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soupvsxmltodict

MIT 22 1 2,116
58.1 thousand (month) Apr 29 2017 v1.2.5(2 years ago)
5,361 1 94 MIT
0.13.0(1 year, 10 months ago) Jul 30 2007 44.7 million (month)

soup is a Go library for parsing and querying HTML documents.

It provides a simple and intuitive interface for extracting information from HTML pages. It's inspired by popular Python web scraping library BeautifulSoup and shares similar use API implementing functions like Find and FindAll.

soup can also use go's built-in http client to download HTML content.

Note that unlike beautifulsoup, soup does not support CSS selectors or XPath.

xmltodict is a Python library that allows you to work with XML data as if it were JSON. It allows you to parse XML documents and convert them to dictionaries, which can then be easily manipulated using standard dictionary operations.

You can also use the library to convert a dictionary back into an XML document. xmltodict is built on top of the popular lxml library and provides a simple, intuitive API for working with XML data.

Note that despite using lxml conversion speeds can be quite slow for large XML documents and in web scraping this should be used to parse specific snippets instead of whole HTML documents.

xmltodict pairs well with JSON parsing tools like jmespath or jsonpath. Alternatively, it can be used in reverse mode to parse JSON documents using HTML parsing tools like CSS selectors and XPath.

It can be installed via pip by running pip install xmltodict command.

Example Use


package main

import (
  "fmt"
  "log"

  "github.com/anaskhan96/soup"
)

func main() {

  url := "https://www.bing.com/search?q=weather+Toronto"

  # soup has basic HTTP client though it's not recommended for scraping:
  resp, err := soup.Get(url)
  if err != nil {
    log.Fatal(err)
  }

  # create soup object from HTML
  doc := soup.HTMLParse(resp)

  # html elements can be found using Find or FindStrict methods:
  # in this case find <div> elements where "class" attribute matches some values:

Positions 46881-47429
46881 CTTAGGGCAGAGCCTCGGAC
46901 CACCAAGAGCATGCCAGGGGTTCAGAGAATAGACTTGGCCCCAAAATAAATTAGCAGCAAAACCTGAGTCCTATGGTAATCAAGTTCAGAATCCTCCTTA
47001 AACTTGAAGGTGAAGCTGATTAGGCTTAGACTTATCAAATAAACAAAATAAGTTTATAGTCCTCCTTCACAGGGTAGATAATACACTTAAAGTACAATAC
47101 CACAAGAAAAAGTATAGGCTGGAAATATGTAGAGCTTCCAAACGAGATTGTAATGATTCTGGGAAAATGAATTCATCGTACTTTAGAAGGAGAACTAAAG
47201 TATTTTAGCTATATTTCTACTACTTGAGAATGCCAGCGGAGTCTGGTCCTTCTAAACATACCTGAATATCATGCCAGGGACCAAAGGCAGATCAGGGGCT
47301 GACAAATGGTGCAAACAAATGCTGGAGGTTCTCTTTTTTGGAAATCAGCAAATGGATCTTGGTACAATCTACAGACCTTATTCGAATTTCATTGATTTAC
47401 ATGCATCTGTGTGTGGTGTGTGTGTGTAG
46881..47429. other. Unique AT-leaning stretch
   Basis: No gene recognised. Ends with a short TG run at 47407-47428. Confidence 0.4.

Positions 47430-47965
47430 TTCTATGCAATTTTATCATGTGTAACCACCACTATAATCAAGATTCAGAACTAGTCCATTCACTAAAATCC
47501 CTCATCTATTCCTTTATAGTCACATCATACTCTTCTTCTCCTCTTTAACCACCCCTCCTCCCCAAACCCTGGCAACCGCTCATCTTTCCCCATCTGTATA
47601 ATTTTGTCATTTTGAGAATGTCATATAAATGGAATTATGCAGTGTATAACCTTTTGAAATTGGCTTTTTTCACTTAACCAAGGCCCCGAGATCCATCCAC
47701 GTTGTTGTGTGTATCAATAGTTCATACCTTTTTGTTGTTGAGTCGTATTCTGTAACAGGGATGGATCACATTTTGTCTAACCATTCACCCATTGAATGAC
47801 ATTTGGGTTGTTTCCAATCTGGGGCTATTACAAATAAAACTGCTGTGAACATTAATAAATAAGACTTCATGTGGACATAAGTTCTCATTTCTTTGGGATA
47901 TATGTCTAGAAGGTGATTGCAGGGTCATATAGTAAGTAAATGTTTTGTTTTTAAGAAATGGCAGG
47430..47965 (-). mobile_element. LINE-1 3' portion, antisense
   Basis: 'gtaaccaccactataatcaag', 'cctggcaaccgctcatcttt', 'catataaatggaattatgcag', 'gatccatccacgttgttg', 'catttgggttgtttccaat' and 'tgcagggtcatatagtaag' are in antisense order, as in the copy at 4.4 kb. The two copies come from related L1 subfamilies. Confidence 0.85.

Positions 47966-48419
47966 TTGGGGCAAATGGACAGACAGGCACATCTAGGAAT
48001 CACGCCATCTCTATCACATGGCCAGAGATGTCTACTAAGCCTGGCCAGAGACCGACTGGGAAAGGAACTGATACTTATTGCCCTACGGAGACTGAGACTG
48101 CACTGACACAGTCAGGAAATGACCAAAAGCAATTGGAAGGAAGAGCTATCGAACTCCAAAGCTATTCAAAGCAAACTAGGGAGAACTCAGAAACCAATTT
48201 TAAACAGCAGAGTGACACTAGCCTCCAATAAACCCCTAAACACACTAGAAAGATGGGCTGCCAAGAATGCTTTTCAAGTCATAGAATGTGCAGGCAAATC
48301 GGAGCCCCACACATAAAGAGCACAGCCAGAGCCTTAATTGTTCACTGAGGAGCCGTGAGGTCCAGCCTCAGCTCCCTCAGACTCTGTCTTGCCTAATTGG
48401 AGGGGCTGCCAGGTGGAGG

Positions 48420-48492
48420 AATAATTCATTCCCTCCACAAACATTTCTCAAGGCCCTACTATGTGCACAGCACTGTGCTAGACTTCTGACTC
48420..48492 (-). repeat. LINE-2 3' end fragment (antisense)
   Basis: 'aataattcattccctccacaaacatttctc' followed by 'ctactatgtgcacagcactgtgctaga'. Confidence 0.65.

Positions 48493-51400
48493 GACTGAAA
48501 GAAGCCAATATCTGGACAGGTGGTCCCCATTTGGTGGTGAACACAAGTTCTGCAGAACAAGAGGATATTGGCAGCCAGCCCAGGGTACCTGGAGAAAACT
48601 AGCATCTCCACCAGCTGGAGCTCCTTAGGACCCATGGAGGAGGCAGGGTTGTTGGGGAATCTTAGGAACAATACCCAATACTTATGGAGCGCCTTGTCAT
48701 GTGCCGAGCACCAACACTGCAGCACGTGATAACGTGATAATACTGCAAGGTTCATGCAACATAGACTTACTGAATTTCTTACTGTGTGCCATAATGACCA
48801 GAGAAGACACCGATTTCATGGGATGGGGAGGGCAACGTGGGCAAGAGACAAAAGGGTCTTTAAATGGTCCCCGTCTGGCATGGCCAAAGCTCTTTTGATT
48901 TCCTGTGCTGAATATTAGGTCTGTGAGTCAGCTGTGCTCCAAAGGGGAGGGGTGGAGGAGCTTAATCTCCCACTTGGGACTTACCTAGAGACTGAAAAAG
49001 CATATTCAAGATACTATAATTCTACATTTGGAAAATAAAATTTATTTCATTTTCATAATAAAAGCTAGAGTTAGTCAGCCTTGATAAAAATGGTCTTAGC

grid := doc.FindStrict("div", "class", "b_antiTopBleed b_antiSideBleed b_antiBottomBleed")
  # note: to find all elements FindAll() method can be used the same way

  # elements can be further searched for descendents:
  heading := grid.Find("div", "class", "wtr_titleCtrn").Find("div").Text()
  conditions := grid.Find("div", "class", "wtr_condition")
  primaryCondition := conditions.Find("div")
  secondaryCondition := primaryCondition.FindNextElementSibling()
  temp := primaryCondition.Find("div", "class", "wtr_condiTemp").Find("div").Text()
  others := primaryCondition.Find("div", "class", "wtr_condiAttribs").FindAll("div")
  caption := secondaryCondition.Find("div").Text()

  fmt.Println("City Name : " + heading)
  fmt.Println("Temperature : " + temp + "˚C")
  for _, i := range others {
    fmt.Println(i.Text())
  }
  fmt.Println(caption)
}
import xmltodict

xml_string = """
<book>
    <title>The Great Gatsby</title>
    <author>F. Scott Fitzgerald</author>
    <publisher>Charles Scribner's Sons</publisher>
    <publication_date>1925</publication_date>
</book>
"""

book_dict = xmltodict.parse(xml_string)
print(book_dict)
{'book': {'title': 'The Great Gatsby',
'author': 'F. Scott Fitzgerald',
'publisher': "Charles Scribner's Sons",
'publication_date': '1925'}}

# and to reverse:
book_xml = xmltodict.unparse(book_dict)
print(book_xml)

# the xml can be loaded and parsed using parsel or beautifulsoup:
from parsel import Selector
sel = Selector(book_xml)
print(sel.css('publication_date::text').get())
'1925'

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